Sherrods

What follows was eminently predictable, but noting it is nonetheless necessary.

Shirley Sherrod, and to a lesser extent her husband Charles, were media celebrities for a while in late July. Readers might have noticed their near absence from establishment media news reports during the past seven days. It would be easy to think that this has occurred because the story played itself out, with nothing newsworthy to add.

That stopped being true on Monday, August 2, when a column by Ron Wilkins ("The Other Side of Shirley Sherrod") appeared in the leftist alternative publication Counterpunch.

Wilkins is currently a professor in the Department of Africana Studies (not misspelled) at Cal State University. He claims in the final sentence of his column that he is knowledgeable concerning what he is writing because "I was one of those workers at NCI." "NCI" is New Communities, Inc., described at a RuralDevelopment.org link as "the land trust that Shirley and Charles Sherrod established, with other black farm families in the 1960's."

Here's part of what Wilkins alleges (excerpted items are not in the same order as they originally appeared; out of order verbiage is identified):



Obama3

Rush mentioned this on the air as his show opened.

It comes from the Associated Press, in a later paragraph of an Obama cheerleading item ("Obama pitches health plan in spirited appearance"; AP picture at right is from that story) by Julie Pace and David Espo.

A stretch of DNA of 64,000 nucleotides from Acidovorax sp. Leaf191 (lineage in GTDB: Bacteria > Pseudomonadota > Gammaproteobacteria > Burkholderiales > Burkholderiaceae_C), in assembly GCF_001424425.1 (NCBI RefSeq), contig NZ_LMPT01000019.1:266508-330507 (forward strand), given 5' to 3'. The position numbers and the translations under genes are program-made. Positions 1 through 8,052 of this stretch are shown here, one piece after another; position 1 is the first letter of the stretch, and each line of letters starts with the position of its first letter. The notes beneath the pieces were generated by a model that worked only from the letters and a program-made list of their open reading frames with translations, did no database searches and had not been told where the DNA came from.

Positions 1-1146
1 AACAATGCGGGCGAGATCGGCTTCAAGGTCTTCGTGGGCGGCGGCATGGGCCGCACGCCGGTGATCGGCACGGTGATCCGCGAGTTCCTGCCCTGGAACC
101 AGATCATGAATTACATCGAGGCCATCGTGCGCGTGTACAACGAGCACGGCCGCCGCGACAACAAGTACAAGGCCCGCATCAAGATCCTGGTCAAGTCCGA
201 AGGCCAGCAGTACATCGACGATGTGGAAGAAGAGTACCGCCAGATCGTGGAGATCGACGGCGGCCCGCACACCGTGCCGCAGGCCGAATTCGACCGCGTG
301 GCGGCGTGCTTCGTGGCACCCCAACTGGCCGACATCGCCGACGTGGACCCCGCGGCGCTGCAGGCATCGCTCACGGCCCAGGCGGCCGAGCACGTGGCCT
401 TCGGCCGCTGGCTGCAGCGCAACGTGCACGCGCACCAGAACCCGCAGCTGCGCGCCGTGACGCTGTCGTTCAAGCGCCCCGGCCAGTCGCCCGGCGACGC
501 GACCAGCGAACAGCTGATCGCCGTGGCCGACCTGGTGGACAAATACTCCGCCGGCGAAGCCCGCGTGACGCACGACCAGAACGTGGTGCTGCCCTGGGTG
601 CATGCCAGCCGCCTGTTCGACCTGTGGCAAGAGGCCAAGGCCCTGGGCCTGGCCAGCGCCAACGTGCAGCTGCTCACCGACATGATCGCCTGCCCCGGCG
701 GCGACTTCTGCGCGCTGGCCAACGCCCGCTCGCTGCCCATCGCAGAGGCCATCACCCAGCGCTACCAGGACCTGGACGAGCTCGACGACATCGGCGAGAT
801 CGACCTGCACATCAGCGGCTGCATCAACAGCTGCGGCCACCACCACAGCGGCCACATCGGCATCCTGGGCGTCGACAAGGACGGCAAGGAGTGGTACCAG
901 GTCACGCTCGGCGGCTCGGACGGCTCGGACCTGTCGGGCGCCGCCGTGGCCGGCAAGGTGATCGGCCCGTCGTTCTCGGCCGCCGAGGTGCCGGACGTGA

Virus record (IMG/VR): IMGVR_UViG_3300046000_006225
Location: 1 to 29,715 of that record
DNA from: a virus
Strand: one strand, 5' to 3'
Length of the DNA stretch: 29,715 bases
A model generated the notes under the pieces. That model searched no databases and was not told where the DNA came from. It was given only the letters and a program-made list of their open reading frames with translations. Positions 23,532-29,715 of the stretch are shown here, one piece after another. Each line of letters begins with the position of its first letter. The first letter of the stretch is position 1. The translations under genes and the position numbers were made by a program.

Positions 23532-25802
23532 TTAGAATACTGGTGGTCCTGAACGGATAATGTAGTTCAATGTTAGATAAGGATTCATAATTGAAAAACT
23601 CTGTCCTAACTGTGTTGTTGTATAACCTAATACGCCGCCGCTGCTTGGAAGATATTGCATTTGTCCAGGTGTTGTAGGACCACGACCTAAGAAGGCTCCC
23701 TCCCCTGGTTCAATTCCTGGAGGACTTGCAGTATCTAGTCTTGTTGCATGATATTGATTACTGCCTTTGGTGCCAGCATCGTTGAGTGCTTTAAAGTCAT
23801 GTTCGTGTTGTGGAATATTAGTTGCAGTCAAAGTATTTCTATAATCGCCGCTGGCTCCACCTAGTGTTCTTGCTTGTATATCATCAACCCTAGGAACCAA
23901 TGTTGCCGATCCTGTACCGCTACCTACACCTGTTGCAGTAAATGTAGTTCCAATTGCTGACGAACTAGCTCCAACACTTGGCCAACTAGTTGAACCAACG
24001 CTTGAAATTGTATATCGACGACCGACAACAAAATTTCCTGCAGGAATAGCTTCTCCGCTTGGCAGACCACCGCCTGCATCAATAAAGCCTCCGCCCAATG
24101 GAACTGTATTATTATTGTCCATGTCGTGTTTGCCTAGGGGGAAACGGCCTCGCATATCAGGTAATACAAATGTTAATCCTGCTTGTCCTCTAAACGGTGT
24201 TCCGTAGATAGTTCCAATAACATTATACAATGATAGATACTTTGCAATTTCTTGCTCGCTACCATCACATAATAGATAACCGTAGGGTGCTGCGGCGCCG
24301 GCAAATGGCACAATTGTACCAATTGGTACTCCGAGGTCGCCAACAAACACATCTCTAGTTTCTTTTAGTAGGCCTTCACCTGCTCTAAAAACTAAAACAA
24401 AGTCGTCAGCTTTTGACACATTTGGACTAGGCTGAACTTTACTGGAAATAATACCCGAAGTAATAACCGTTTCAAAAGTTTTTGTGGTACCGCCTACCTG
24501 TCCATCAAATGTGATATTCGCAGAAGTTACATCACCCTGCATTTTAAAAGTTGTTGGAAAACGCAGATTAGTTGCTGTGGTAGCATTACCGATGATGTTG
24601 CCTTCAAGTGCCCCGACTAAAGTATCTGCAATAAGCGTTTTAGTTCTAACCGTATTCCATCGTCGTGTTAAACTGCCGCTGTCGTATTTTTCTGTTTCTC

The paragraph in question opens by giving readers the impression that either Pace, Espo, or another AP person has actually seen language in whatever iteration of ObamaCare happens to be floating around House chambers these days. But then it backs down and says it's only "described by a Democratic aide," meaning that the wire service is willingly serving as a trial-balloon enabler:

In a new change sought by House Democrats, the fix-it bill would require businesses to count part-time workers when calculating penalties for failing to provide health coverage for employees. Smaller businesses would be exempt. The Senate bill would count only full-time workers in applying the penalties, but under the change, described by a Democratic aide, two part-time workers would count as one full-time worker. Businesses say that's unduly burdensome, but Democrats contend it would prevent businesses from avoiding penalties by hiring more workers part-time.